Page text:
A character named Christmas, NASA, Viola Davis and Allison Janney is all you need to know about what makes Troop Zero work.
Directed by Bert & Bertie (aka Katie Ellwood and Amber Templemore-Finlayson), from a screenplay by Beasts of the Southern Wild co-writer Lucy Alibar (inspired by Alibar’s 2010 play Christmas and Jubilee Behold The Meteor Shower) Troop Zero is set in rural 1977 Georgia. Christmas Flint, a spunky, pigtail wearing dreamer wants nothing more than experiencing a life in outer space. So, when a competition arises offering her a chance to be recorded on NASA’s Golden Record being set into outer space, she recruits an eclectic group to start a troop of Birdie Scouts. The result? A lot of laughs, heartwarming moments and friendships that ultimately last a lifetime.
Rayleen (Viola Davis), a secretary for Christmas’ luckless defense-lawyer Dad (Jim Gaffigan), is recruited as the troop mother who self proclaims “I don’t get on good with little girls,” while expecting the group not to do very well. Not to mention that Rayleen and the other troop leader Miss Massey (Allison Janney) have a contentious history and who coats every snarky comment behind saying “I’m playin’, I’m playin'” provides for some the film’s most entertaining moments. Ultimately, Rayleen discovers that although these kids are literally the ‘bad news bears’ of scout troops, they have heart, determination and most of all they have each other.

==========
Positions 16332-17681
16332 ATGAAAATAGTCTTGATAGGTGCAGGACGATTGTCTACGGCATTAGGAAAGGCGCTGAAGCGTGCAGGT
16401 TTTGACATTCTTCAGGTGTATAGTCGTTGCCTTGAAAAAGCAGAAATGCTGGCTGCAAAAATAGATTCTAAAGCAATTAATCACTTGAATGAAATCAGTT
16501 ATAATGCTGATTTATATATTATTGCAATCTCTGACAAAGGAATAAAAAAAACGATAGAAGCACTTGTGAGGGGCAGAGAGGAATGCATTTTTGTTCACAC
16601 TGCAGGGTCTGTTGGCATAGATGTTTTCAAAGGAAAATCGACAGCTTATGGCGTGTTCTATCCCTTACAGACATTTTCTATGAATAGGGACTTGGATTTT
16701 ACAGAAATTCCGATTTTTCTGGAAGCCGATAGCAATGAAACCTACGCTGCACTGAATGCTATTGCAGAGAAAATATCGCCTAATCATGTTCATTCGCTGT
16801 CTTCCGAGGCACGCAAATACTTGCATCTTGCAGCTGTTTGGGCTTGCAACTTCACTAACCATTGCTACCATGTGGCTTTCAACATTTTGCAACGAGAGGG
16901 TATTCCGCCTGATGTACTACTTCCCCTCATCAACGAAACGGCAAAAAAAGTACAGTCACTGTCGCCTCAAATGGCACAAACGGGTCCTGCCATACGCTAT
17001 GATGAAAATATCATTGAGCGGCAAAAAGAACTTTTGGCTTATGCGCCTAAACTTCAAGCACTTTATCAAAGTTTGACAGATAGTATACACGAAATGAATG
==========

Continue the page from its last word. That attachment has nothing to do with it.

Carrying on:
I rather loved this dynamic of a troop leader who unconventionally assists her team in gaining their badges and the annoying type of leader who follows every rule right down to the last detail. It reminded me of my days as a Girl Scout and brought me great joy to say the least.
Troop Zero is a great inspiring film for kids who feel bullied, different and just can’t seem to find their way in the world. This film is delightful and one with reminds us what humanity looks like when kindness prevails over hatred. A lesson our world and political arenas could stand to learn from on a daily basis. Troop Zero originally screened at Sundance in 2019 and can now be seen streaming on Amazon Prime.